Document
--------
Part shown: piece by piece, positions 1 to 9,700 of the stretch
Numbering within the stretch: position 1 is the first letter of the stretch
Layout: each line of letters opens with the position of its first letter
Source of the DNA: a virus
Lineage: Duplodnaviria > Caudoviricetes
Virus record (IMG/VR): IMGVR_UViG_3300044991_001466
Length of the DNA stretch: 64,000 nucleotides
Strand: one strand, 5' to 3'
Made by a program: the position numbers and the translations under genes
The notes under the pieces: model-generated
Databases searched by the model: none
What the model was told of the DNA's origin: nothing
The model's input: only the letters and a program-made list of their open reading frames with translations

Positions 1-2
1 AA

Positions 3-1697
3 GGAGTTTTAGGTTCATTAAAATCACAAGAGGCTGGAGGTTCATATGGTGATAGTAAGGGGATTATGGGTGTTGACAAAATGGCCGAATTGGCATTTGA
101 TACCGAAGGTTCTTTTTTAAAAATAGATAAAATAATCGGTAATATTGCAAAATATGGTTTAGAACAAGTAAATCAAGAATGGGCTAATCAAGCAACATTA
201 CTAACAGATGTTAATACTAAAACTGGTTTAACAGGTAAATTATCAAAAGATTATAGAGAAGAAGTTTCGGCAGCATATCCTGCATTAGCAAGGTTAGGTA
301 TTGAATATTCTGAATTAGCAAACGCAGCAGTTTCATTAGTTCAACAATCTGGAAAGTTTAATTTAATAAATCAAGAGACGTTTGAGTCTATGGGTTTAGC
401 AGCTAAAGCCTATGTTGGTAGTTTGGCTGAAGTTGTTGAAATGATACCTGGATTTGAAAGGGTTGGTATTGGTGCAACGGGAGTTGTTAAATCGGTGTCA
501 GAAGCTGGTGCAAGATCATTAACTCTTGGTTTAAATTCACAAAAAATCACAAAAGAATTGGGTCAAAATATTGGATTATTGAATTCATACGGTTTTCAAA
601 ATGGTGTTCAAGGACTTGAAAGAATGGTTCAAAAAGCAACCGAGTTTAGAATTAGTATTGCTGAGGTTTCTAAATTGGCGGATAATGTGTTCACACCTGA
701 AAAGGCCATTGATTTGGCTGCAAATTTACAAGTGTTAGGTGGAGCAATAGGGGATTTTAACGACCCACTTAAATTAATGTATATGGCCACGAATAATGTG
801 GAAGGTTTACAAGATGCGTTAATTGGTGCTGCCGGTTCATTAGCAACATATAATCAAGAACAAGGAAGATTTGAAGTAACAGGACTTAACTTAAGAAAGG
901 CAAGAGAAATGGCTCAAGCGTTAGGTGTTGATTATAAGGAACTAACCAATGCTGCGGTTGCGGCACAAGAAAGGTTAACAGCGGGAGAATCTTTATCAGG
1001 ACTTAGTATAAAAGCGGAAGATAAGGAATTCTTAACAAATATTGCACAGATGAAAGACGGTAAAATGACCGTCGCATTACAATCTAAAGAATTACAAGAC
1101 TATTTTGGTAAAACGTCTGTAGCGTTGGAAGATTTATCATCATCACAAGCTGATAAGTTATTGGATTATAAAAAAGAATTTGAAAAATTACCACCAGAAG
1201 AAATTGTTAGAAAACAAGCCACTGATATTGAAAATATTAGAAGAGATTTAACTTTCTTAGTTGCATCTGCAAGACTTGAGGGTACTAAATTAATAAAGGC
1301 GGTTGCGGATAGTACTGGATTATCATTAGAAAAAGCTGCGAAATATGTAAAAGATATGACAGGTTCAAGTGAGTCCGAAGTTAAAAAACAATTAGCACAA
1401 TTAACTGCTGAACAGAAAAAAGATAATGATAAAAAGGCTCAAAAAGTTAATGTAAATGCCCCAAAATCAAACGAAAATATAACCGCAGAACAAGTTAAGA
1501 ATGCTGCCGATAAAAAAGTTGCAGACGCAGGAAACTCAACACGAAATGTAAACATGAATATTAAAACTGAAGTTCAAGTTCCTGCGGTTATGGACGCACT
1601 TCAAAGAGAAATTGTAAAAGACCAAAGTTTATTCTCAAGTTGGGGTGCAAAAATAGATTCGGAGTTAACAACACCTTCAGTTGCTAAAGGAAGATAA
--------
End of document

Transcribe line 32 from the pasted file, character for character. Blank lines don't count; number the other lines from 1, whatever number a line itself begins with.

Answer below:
1501 ATGCTGCCGATAAAAAAGTTGCAGACGCAGGAAACTCAACACGAAATGTAAACATGAATATTAAAACTGAAGTTCAAGTTCCTGCGGTTATGGACGCACT